Can't the left just accept that history is fraught with imperfection, malice and evil? And that the US bothers to provide an explanation for any of it makes it so beautifully unique?

Noam Chomsky can go to secularist hell. He is the Ghost of Christmas Present.

Bill Maher really blows. Really. Scroll down to his interview with Ward Churchill, if that's not a permlink.

Katie Couric can barely contain her distrust of Republicans, even if they're nine years old.

Rush is so right he eclipses the entire spectrum and reflects the white light of pure truth. Maybe it's his fatness eclipsing the spectrum.

Nope. He's that good.

Monday, February 21, 2005

"I hate to advocate weird chemicals, alcohol, violence or insanity to anyone … but they've always worked for me,"

"Can you hear me?" I yelled.

He nodded.

"That's good," I said. "Because I want you to know that wetre on our way to Las Vegas to find the American Dream." I smiled. "That's why we rented this car. It was the only way to do it. Can you grasp that?"

He nodded again, but his eyes were nervous. "I want you to have all the background," I said. "Because this is a very ominous assignment--with overtones of extreme personal danger.... Hell, I forgot all about this beer; you want one?"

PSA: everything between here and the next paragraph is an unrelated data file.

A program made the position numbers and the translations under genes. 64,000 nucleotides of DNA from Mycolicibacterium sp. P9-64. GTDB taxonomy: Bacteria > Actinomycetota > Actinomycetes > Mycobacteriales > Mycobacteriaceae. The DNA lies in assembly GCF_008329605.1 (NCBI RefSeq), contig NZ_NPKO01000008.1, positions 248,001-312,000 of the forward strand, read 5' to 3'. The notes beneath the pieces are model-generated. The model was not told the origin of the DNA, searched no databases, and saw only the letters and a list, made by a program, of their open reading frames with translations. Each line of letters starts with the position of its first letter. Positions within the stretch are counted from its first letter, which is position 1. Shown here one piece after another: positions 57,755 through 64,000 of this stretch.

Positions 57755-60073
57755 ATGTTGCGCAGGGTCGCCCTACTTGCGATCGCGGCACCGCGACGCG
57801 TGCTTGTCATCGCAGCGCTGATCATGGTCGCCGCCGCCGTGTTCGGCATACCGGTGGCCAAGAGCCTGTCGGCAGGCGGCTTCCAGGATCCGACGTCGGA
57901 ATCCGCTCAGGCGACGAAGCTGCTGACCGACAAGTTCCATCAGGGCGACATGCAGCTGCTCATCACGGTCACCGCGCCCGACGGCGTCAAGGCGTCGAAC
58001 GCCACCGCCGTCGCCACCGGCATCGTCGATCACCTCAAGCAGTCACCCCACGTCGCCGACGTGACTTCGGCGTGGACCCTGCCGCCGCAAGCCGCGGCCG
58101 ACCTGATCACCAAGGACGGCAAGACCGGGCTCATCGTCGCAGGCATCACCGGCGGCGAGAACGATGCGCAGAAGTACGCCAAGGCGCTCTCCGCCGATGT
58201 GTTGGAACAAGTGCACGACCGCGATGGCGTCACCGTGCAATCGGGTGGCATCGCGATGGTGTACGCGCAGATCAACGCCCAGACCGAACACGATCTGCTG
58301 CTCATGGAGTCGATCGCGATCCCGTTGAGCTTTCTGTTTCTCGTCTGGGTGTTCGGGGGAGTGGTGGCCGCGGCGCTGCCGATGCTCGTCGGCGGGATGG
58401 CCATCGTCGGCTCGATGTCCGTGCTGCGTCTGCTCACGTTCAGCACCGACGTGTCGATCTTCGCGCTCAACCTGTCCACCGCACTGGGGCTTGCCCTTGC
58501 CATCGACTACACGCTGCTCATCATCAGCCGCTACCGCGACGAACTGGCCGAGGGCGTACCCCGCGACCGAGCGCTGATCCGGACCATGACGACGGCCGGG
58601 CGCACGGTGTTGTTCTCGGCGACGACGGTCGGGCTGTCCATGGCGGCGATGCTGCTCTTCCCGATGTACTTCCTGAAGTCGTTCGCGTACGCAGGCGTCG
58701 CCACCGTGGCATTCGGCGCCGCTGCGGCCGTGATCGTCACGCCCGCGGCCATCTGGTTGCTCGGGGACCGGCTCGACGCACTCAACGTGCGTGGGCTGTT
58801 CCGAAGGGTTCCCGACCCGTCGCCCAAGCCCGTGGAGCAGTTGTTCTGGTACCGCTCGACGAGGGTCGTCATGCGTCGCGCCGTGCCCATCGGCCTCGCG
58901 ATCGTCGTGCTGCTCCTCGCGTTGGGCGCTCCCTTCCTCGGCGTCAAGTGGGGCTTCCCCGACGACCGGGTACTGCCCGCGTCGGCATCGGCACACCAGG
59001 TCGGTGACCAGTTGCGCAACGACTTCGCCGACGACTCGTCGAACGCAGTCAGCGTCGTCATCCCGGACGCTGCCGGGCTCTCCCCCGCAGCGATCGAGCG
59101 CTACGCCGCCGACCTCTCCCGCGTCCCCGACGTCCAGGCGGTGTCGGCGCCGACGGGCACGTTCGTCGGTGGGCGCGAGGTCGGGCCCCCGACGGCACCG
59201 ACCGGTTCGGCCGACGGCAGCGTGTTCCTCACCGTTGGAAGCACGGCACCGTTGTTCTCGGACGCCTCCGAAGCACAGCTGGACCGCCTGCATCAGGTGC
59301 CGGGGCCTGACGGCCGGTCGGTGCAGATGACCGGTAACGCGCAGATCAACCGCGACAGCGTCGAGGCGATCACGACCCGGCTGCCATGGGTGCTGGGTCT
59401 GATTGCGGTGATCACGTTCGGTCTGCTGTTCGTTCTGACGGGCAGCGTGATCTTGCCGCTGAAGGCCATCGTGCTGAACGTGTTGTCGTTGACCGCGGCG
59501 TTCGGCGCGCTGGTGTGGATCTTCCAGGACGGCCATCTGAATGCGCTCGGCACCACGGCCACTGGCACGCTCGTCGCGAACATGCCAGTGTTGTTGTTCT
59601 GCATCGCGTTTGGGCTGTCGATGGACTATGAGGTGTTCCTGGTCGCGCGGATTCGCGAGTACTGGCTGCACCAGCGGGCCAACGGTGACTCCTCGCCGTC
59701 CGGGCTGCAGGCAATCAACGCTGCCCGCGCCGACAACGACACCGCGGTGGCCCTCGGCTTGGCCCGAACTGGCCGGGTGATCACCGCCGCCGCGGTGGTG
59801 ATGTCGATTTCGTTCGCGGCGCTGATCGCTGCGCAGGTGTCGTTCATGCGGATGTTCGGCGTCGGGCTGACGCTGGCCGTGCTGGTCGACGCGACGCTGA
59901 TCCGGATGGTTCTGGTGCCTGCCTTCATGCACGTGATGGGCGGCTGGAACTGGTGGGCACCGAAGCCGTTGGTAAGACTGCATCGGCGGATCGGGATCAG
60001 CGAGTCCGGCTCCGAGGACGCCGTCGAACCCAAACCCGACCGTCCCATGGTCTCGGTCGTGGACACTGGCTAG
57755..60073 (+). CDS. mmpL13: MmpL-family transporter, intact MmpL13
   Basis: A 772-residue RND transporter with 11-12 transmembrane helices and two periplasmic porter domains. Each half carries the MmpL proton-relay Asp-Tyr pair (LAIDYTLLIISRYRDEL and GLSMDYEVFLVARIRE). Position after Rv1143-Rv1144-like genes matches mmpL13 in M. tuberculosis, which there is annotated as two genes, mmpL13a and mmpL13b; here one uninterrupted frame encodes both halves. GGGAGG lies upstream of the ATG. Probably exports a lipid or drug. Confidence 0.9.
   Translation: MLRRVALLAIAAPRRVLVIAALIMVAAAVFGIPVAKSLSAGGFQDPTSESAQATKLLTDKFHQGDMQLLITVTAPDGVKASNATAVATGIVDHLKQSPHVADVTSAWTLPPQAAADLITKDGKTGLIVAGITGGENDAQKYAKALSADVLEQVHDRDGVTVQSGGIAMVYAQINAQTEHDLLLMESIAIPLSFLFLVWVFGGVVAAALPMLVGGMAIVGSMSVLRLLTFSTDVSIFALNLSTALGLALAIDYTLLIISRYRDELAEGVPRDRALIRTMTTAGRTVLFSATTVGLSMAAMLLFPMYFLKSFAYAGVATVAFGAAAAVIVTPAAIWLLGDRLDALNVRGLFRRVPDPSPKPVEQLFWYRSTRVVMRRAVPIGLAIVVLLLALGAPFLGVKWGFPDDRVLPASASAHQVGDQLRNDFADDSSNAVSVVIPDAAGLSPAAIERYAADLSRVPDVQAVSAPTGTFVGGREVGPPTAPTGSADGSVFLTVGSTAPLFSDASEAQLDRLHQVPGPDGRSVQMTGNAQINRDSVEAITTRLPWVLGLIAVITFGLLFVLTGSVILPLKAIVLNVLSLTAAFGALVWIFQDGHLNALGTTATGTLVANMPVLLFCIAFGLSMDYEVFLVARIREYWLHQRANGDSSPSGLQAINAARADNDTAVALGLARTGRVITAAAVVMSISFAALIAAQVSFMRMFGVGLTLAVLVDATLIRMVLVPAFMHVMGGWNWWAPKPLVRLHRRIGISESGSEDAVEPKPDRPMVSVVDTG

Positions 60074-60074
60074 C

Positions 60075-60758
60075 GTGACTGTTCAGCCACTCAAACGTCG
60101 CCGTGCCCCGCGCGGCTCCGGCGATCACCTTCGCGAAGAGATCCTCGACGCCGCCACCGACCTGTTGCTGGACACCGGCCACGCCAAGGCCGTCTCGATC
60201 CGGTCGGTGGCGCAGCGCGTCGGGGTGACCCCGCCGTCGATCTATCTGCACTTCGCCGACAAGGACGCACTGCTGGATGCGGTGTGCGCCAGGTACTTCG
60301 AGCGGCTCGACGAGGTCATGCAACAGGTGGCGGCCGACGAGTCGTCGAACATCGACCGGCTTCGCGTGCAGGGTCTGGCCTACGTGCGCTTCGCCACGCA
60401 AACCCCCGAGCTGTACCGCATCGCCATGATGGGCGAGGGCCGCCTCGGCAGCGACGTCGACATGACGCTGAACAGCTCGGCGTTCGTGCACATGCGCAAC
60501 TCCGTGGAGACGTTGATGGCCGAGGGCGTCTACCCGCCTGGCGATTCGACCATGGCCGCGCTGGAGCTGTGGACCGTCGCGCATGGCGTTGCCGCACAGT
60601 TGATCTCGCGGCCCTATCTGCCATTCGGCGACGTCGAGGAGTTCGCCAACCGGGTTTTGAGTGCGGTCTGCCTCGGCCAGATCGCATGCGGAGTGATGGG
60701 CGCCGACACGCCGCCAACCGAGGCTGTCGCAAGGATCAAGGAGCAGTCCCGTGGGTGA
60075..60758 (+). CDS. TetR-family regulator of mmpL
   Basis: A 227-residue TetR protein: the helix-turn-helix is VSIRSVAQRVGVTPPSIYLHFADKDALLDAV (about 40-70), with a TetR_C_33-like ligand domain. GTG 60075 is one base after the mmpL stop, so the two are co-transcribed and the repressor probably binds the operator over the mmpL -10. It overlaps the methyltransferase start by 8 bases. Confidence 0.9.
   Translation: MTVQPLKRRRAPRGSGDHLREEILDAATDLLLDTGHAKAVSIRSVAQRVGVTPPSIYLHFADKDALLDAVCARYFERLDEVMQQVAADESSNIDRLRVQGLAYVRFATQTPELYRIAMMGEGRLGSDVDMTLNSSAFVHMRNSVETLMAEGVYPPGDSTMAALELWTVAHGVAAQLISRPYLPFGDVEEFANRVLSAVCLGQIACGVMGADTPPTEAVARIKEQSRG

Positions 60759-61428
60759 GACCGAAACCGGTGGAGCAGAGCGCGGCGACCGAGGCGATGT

He shook his head.
"How about some ether?" I said.

"What?"

"Never mind. Let's get right to the heart of this thing. You see, about twenty-four hours ago we were sitting in the Polo Lounge of the Beverly Hills Hotel--in the patio section, of course--and we were just sitting there under a palm tree when this uniformed dwarf came up to me with a pink telephone and said, 'This must be the call you've been waiting for all this time, sir.”

I laughed and ripped open a beer can that foamed all over the back seat while I kept talking. "And you know? He was right! I'd been expecting that call, but I didn't know who it would come from. Do you follow me?"

The boy's face was a mask of pure fear and bewilderment.

I blundered on: "I want you to understand that this man at the wheel is my attorney! He's not just some dingbat I found on the Strip. Shit, look at him! He doesn't look like you or me, right? That's because he's a foreigner. I think he's probably Samoan. But it doesn't matter, does it? Are you prejudiced?"

"Oh, hell no!" he blurted.

"I didn't think so" I said. "Because in spite of his race, this man is extremely valuable to me." I glanced over at my attorney, but his mind was somewhere else. I whacked the back of.the driver's seat with my fist. "This is important, goddamnit This is a true story!" The car swerved sickeningly, then straightened out. "Keep your hands off my fucking neck!" my attorney screamed. The kid in the back looked like he was ready to jump right out of the car and take his chances.